There is a simple solution to the drone problem, and the foundations are already being laid. Simply make it a serious criminal offense for private citizens to take any pictures or video without first obtaining written permission from _all_ persons visible on camera including those who might have been caught accidentally. Such a law would then justify the creation of a special task force to carefully analyze every Youtube video, hunt down the poster, and arrest the criminal who took the pictures. Sure it would be expensive, but it’s worth it for the safety of the nation…

DannyB (profile) says:

Citizen drones

Massive numbers of citizen drones could potentially overwhelm government drones.

But there’s more than numbers. When drones get very small, they can easily hide. Imagine a drone sophisticated enough to set down on a balcony ledge or window ledge or roof top edge and watch the abuse of the police on the street.

Imagine these drones directly uploading to the cloud (or via your cell phone to the cloud).

Imagine mesh networks of drones that can relay traffic to a point some distance away from the action where an open WiFi or other internet connectivity is available. Possibly across borders if the internet is being censored.

Anonymous Coward says:

This entire incident has seemed to have a streisand effect, if the police hadn’t shot down the drone, no one would care that a drone filmed what happened at the protest in the first place. No one would have even noticed.

But since they did, since they applied what is otherwise overwhelming force to a inanimate object, they’ve drawn attention to themselves in how much force they are willing to give in order to hide the things they are doing.

Which has made people ask questions, like “What was that drone filming that made cops suddenly reach for their guns?”, well. Now we know. I would say this drone has done much more in pieces than it would have if it was still flying around today.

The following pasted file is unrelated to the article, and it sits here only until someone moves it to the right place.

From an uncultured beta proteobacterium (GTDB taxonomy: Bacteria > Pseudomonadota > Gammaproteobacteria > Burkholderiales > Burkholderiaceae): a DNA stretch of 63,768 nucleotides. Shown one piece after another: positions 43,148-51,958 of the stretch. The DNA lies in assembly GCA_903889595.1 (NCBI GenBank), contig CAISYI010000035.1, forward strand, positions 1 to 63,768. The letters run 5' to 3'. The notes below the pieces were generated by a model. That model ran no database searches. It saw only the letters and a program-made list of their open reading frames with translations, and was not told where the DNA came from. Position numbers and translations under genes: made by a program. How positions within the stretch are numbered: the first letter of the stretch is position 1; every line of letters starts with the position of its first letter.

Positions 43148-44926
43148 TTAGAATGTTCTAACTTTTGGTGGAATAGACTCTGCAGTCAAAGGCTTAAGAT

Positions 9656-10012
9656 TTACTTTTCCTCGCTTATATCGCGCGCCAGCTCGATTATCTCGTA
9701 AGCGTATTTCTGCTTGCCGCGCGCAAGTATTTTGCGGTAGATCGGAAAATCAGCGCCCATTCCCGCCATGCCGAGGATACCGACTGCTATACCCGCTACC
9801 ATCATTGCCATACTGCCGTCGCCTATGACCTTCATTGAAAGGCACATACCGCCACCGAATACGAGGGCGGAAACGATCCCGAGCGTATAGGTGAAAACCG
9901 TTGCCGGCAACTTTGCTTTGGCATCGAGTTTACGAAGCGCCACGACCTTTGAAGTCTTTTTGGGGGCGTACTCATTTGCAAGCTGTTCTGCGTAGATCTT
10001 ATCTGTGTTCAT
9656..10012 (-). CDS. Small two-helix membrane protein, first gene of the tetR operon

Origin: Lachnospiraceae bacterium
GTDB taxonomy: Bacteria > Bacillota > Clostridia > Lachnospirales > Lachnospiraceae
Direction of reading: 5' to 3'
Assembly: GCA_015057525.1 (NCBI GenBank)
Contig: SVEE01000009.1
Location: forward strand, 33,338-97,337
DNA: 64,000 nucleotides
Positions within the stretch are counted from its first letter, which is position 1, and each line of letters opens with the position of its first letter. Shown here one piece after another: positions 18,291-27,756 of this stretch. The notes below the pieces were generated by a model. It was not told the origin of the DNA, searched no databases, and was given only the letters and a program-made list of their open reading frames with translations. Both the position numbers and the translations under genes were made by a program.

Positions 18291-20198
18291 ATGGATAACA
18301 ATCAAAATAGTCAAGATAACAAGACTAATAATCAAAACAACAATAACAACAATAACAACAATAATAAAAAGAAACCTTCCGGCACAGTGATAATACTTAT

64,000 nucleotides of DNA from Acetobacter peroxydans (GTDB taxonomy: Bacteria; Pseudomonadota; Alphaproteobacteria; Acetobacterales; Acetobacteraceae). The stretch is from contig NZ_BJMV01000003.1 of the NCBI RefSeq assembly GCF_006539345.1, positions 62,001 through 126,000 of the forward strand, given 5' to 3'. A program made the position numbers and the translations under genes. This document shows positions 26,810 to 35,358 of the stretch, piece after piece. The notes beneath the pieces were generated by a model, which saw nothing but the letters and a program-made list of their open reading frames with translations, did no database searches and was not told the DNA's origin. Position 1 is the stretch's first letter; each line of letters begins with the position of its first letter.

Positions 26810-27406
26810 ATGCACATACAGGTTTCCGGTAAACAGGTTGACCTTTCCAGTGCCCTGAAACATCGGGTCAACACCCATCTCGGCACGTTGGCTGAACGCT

Anonymous Coward says:

Re: Re: Re: Re:

Also the cops could find a way to coordinate the momentary suppression of their signal jammers during police communication.

But these drones operate at different frequencies than the police. The police have certain frequencies reserved for police work. Scanners could (or at least used to be able to, not sure about new scanners) pick up on those frequencies so that you can listen to/tune into their conversations but personal devices are not allowed to transmit to (at least some of) those frequencies. So when you buy these drones they won’t be operating at the same frequencies as police and if they do the FCC could confiscate them.

So a signal jammer could simply broadcast random signals that interfere with the permitted channels these drones use.

In fact, I notice that certain cell phones around where I live seem to sometimes stop working when a police helicopter is around. Usually the more fancy ones don’t work but the simpler ones do. Not sure if maybe police communication interferes with the cell phones or if there is some intentional effort to prevent them from working.

Anonymous Coward says:

As much as I support the right to record authorities I think that during certain situations (not sure if a protest should be considered one) it might be OK for authorities to restrict where drones are allowed to fly. Instances might be a hostage situation or some other delicate situation.

First of all drones could potentially have something dangerous, like a small explosive, on it and be used to cause harm to someone. Or they might simply get in the way and interfere if flown too low or two may collide and fall and hit someone. It could distract an officer trying to dodge one. Then if drones are found to interfere with police work and there are these things flying around everywhere it maybe difficult to track those responsible for controlling the drones to hold them accountable.